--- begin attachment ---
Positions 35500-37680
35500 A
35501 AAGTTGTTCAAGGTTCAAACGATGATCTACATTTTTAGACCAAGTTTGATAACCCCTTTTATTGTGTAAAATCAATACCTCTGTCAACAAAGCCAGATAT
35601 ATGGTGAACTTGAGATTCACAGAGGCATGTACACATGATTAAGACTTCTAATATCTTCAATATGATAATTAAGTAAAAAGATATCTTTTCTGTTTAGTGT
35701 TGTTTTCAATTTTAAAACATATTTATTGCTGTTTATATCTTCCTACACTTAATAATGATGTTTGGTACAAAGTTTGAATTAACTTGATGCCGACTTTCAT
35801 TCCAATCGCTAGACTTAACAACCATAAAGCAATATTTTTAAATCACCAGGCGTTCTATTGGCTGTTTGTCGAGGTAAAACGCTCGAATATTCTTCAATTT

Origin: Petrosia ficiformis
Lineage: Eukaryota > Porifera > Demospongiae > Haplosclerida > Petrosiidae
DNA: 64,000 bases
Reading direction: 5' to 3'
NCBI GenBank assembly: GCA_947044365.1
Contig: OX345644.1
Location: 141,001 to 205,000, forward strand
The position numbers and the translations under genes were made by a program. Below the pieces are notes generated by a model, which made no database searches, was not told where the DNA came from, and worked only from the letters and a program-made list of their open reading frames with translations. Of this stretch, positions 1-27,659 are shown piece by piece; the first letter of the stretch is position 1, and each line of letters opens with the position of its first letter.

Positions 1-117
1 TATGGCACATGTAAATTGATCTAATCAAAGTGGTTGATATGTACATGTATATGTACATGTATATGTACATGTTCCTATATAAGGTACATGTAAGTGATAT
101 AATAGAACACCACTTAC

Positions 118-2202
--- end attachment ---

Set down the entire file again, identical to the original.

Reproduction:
Positions 35500-37680
35500 A
35501 AAGTTGTTCAAGGTTCAAACGATGATCTACATTTTTAGACCAAGTTTGATAACCCCTTTTATTGTGTAAAATCAATACCTCTGTCAACAAAGCCAGATAT
35601 ATGGTGAACTTGAGATTCACAGAGGCATGTACACATGATTAAGACTTCTAATATCTTCAATATGATAATTAAGTAAAAAGATATCTTTTCTGTTTAGTGT
35701 TGTTTTCAATTTTAAAACATATTTATTGCTGTTTATATCTTCCTACACTTAATAATGATGTTTGGTACAAAGTTTGAATTAACTTGATGCCGACTTTCAT
35801 TCCAATCGCTAGACTTAACAACCATAAAGCAATATTTTTAAATCACCAGGCGTTCTATTGGCTGTTTGTCGAGGTAAAACGCTCGAATATTCTTCAATTT

Origin: Petrosia ficiformis
Lineage: Eukaryota > Porifera > Demospongiae > Haplosclerida > Petrosiidae
DNA: 64,000 bases
Reading direction: 5' to 3'
NCBI GenBank assembly: GCA_947044365.1
Contig: OX345644.1
Location: 141,001 to 205,000, forward strand
The position numbers and the translations under genes were made by a program. Below the pieces are notes generated by a model, which made no database searches, was not told where the DNA came from, and worked only from the letters and a program-made list of their open reading frames with translations. Of this stretch, positions 1-27,659 are shown piece by piece; the first letter of the stretch is position 1, and each line of letters opens with the position of its first letter.

Positions 1-117
1 TATGGCACATGTAAATTGATCTAATCAAAGTGGTTGATATGTACATGTATATGTACATGTATATGTACATGTTCCTATATAAGGTACATGTAAGTGATAT
101 AATAGAACACCACTTAC

Positions 118-2202